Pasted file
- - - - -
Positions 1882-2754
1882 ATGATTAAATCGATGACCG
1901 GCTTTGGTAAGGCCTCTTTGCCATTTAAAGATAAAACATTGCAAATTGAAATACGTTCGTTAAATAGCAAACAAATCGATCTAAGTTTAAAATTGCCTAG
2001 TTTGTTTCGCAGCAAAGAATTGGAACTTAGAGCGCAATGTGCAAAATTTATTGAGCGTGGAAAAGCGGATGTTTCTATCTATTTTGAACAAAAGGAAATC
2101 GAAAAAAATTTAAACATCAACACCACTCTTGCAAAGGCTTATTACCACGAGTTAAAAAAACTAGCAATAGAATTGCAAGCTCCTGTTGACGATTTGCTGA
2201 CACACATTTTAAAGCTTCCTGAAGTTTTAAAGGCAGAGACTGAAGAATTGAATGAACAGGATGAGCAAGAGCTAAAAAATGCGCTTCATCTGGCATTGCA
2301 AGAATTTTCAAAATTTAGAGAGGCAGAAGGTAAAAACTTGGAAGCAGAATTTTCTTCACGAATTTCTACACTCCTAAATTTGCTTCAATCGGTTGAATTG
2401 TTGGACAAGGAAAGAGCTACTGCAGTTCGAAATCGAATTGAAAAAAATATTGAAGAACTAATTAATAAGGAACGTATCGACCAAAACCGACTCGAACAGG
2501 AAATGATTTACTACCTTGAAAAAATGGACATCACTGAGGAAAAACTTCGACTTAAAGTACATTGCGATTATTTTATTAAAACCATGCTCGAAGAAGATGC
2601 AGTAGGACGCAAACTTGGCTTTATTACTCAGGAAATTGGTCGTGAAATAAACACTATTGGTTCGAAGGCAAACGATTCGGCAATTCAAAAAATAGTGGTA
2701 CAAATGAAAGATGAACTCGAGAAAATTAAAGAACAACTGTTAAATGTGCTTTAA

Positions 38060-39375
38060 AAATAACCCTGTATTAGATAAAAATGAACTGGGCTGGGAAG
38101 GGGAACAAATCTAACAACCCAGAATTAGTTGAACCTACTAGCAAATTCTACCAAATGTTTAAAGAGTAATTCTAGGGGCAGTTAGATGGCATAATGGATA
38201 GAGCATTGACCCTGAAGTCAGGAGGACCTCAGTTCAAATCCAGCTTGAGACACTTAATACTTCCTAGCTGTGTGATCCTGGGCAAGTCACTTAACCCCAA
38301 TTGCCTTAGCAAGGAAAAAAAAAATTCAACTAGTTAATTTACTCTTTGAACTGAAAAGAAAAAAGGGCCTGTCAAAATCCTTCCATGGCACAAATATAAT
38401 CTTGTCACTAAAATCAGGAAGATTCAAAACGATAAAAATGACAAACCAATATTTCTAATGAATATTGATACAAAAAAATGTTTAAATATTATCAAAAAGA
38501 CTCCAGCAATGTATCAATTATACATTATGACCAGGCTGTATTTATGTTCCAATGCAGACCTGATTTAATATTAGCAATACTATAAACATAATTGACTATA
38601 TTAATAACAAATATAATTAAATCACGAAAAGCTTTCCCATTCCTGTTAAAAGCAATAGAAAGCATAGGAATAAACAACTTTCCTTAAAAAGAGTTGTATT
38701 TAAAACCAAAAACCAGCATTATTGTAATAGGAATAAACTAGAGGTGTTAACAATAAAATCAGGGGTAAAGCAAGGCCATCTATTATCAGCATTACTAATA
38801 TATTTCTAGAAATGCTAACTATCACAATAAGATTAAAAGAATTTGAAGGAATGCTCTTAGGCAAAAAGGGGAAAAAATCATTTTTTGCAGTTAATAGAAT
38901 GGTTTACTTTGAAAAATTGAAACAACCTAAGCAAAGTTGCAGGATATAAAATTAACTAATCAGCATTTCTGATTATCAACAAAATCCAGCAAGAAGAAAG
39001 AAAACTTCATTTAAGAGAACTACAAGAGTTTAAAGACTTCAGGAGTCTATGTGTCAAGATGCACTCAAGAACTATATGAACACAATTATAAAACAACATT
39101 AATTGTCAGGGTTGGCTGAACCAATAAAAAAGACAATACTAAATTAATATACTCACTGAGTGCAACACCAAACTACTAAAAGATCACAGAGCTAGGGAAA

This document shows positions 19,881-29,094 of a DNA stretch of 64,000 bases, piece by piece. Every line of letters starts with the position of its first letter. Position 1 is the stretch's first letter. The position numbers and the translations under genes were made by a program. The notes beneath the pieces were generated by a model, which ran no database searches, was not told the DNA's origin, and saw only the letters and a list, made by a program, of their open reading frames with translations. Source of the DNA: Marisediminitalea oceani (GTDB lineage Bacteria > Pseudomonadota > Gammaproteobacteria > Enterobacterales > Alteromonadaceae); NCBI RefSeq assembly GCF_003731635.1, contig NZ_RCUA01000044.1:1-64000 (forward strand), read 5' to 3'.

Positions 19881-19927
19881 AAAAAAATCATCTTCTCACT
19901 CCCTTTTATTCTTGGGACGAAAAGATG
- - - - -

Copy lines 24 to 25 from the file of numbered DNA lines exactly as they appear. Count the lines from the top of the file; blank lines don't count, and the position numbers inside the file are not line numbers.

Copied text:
39101 AATTGTCAGGGTTGGCTGAACCAATAAAAAAGACAATACTAAATTAATATACTCACTGAGTGCAACACCAAACTACTAAAAGATCACAGAGCTAGGGAAA

This document shows positions 19,881-29,094 of a DNA stretch of 64,000 bases, piece by piece. Every line of letters starts with the position of its first letter. Position 1 is the stretch's first letter. The position numbers and the translations under genes were made by a program. The notes beneath the pieces were generated by a model, which ran no database searches, was not told the DNA's origin, and saw only the letters and a list, made by a program, of their open reading frames with translations. Source of the DNA: Marisediminitalea oceani (GTDB lineage Bacteria > Pseudomonadota > Gammaproteobacteria > Enterobacterales > Alteromonadaceae); NCBI RefSeq assembly GCF_003731635.1, contig NZ_RCUA01000044.1:1-64000 (forward strand), read 5' to 3'.